Reflections on ‘Neoliberalism, Crisis and the World System’

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I managed to spend some time this week at an event on ‘Neoliberalism, Crisis and the World System‘. It was organised by my colleagues Nick Gane and Claire Westall. The event was free and I think it attracted around 150 delegates. What was particularly nice was that the group wasn’t split into streams. So each session had a very large audience. The event seemed to really tap into something. The audience was genuinely interdisciplinary, with historians, geographers, sociologists, anthropologists, political theorists and others, all coming together to discuss this key issue. It would seem that neoliberalism is a term that is providing the focus for some lively cross-disciplinary dialogue. It also seems to be a concept that generates some real vibrancy and debate. The sessions were lively and the breaks were full of continuing debate and interaction. I chaired a session on digital data as a tool of neoliberalism, which provided a media focus to the event. The other sessions covered a range of issues, including the political framing of neoliberalism and the questions it raises for voice, communication, governance and inequality. The first day ended with a two hour session on neoliberalism and the university, with a crackling atmosphere. This session in particular seemed to provoke provocative exchanges between the panel and the audience and some insight into the way in which these broader political issues are playing out in the working lives of the attendees.

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The event left me wondering why a concept like neoliberalism is able to provoke and stimulate such debate. Why is it that this particular concept attracts such a large group of diverse attendees? How is it enabling and provoking such vibrant debate and response? Why is it speaking to these academics? I missed much of the second day due to open day commitments, but Jamie Peck’s stunning closing plenary pointed to some of the analytical properties of the concept of neoliberalism. As well as showing the historical trajectory of this concept, Jamie highlighted the tensions that are at the centre of its use and deployment. As there are different versions of neoliberalization playing out in different geographical contexts, so too different thinkers are using the concept to shape different analytical approaches and understandings. So it would seem that neoliberalism is a concept that thrives on such tensions. As Jamie remarked in response to a question from the floor, the analytical value in neoliberalism is in what it ‘forces us to do’. By which he seemed to suggest, it forces us to think of differences and connections whilst also having a profoundly historical and contextual understanding of neoliberalization as a continual project with ‘no destination’.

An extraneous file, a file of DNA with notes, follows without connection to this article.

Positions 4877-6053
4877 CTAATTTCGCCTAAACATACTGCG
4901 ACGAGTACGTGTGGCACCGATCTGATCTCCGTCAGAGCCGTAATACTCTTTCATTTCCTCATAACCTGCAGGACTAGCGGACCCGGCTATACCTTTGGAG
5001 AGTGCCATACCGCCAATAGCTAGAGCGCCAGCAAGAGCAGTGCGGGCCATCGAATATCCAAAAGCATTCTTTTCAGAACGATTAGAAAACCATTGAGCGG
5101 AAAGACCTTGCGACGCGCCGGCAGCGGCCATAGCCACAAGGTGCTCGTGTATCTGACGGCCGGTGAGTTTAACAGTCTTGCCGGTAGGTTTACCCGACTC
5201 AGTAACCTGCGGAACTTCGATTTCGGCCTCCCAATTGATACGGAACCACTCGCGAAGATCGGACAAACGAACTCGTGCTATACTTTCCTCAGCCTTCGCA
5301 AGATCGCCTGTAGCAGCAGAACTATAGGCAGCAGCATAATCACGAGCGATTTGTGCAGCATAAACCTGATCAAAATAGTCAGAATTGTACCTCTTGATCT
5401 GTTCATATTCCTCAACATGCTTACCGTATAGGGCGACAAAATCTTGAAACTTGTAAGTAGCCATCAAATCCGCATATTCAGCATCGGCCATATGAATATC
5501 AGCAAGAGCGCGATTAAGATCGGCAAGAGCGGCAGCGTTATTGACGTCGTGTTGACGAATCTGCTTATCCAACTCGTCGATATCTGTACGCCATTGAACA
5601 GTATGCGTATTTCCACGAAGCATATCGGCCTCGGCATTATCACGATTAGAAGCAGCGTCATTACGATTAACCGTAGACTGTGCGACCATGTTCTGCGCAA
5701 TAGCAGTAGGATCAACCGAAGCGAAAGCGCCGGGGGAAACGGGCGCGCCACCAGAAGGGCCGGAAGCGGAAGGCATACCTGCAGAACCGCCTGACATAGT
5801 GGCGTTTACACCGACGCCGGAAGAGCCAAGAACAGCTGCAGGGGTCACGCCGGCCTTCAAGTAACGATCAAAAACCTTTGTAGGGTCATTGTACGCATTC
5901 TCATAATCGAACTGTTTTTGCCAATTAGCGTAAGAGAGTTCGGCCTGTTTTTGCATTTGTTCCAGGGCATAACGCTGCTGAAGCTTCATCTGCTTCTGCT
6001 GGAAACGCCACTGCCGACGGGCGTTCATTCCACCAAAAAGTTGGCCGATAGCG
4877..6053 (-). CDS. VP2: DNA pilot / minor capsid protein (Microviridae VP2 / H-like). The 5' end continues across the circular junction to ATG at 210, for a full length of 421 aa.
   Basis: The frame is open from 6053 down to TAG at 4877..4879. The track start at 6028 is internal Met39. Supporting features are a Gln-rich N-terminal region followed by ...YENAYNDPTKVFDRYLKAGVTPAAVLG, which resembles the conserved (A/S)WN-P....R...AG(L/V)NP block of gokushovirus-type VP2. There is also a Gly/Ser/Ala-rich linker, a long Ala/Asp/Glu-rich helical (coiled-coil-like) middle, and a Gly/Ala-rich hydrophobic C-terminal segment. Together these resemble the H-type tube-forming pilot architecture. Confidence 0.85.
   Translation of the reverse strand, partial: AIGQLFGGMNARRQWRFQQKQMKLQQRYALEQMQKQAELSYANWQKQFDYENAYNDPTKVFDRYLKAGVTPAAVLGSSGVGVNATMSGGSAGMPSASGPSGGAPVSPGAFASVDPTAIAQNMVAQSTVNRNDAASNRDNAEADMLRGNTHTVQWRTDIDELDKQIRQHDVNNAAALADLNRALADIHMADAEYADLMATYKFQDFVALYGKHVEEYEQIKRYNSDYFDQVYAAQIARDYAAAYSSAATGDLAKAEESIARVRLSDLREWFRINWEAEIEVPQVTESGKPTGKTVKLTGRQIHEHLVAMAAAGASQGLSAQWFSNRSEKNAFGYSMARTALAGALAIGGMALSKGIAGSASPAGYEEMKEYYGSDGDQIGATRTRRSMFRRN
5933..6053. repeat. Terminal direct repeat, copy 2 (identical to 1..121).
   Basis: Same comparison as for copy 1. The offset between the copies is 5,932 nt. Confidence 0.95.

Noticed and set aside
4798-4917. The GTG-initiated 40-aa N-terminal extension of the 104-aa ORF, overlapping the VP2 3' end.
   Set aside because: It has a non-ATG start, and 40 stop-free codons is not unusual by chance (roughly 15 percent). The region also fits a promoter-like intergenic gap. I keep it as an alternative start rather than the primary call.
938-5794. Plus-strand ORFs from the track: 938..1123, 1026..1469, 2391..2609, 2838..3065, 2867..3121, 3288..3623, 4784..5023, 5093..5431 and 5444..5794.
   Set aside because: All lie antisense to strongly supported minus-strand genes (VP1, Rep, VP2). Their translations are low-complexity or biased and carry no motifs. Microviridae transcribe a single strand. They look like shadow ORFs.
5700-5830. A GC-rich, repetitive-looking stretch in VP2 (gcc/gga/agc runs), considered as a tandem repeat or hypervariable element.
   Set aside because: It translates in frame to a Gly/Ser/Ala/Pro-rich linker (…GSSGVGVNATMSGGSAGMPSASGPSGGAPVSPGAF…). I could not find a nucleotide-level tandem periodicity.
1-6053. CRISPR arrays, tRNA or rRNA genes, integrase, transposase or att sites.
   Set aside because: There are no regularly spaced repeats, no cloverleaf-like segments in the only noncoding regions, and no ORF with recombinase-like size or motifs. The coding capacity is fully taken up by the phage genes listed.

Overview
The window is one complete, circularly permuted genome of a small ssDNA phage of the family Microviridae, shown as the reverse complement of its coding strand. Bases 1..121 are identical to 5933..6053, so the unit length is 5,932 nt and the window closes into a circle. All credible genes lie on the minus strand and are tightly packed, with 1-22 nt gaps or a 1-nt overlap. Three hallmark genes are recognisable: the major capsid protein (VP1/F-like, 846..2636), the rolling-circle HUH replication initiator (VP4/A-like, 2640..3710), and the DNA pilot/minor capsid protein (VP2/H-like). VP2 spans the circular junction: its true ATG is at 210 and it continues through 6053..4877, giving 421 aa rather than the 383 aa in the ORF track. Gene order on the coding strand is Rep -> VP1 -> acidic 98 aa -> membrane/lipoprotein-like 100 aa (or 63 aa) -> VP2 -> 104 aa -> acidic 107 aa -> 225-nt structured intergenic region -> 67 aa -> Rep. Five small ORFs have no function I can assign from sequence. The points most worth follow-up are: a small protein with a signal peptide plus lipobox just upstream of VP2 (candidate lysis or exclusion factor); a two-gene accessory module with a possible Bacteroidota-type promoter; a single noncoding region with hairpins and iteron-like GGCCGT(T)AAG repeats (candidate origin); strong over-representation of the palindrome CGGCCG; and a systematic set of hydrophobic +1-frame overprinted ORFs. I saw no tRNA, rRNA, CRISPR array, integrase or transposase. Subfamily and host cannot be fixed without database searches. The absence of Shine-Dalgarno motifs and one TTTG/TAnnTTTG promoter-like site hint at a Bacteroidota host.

I’m just writing now on the future of sociology and the way that vibrancy and excitement might be generated for/by sociologists. I’m thinking that this concept, despite its growing baggage, could well be worth exploring further. It seems that some conceptual ideas have a life of their own that is hard to understand but which provokes an affective response amongst people from lots of academic disciplines and beyond. This in itself is really interesting and shows the power of just a single concept for framing such varied and vibrant exchanges.

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5 Responses to Reflections on ‘Neoliberalism, Crisis and the World System’

  1. Simon says:

    disciplines are only dialectical if they engage in sustained self-critique. Every now and then we have to declare sociology dead – and explain why it is so – if it is to renew itself and play a key role in explaining the present. Huge swathes of sociology now refuses to engage with the historical problems faced by civil society. It no longer seems willing to integrate cutting edge ideas from its parent disciplines. It remains hamstrung by its fetishistic attachment to dead ideas. It is increasingly dominated by a reductive empiricism that tries to convince itself that a truth lies at the end of yet another ESRC project. More practically, it is populated by middle class liberals who are divorced from the suffering of the world and so tend to minimise the hardships and harms of liberal capitalism. Social criticism – once the central motor of sociological analysis – is now only a marginal concern. Would it be going to far to suggest that sociology is how merely a collection of micro-concerns reflecting the habitus of the liberal middle classes?
    This is what me must do: leave sociology to decay while attempting to construct new ideas that are useful to actually explaining the world as it is. In so doing, we allow sociology to breath again.

  2. Pingback: Some short essays on ‘Neoliberalism, Crisis and the World System’ | Thinking culture

  3. dianabuja says:

    I live and teach in Burundi, central Africa – here, as elsewhere in Africa that I’ve travelled or worked, even the concept of liberalism, as a category, is often perceived as simply nonsensical. And so I wonder the extent to which it is a category that is really viable (only?) in the ‘West’ – I mean, primarily in European and North American circles. So yes, I agree it is a concept that – . together with neoliberalism – is in need of exploration and analysis.

    I also agree with many of the points made by Simon, above, regarding the current trajectory of sociology. By training I am an anthropologist and so have other dimensions of these categories that are of interest.

    V. interesting blog.

  4. Pingback: Videos of the talks from the event on ‘Neoliberalism, Crisis and the World System’ | Thinking culture

  5. Pingback: Current reading…Foucault and Ajana | Thinking culture

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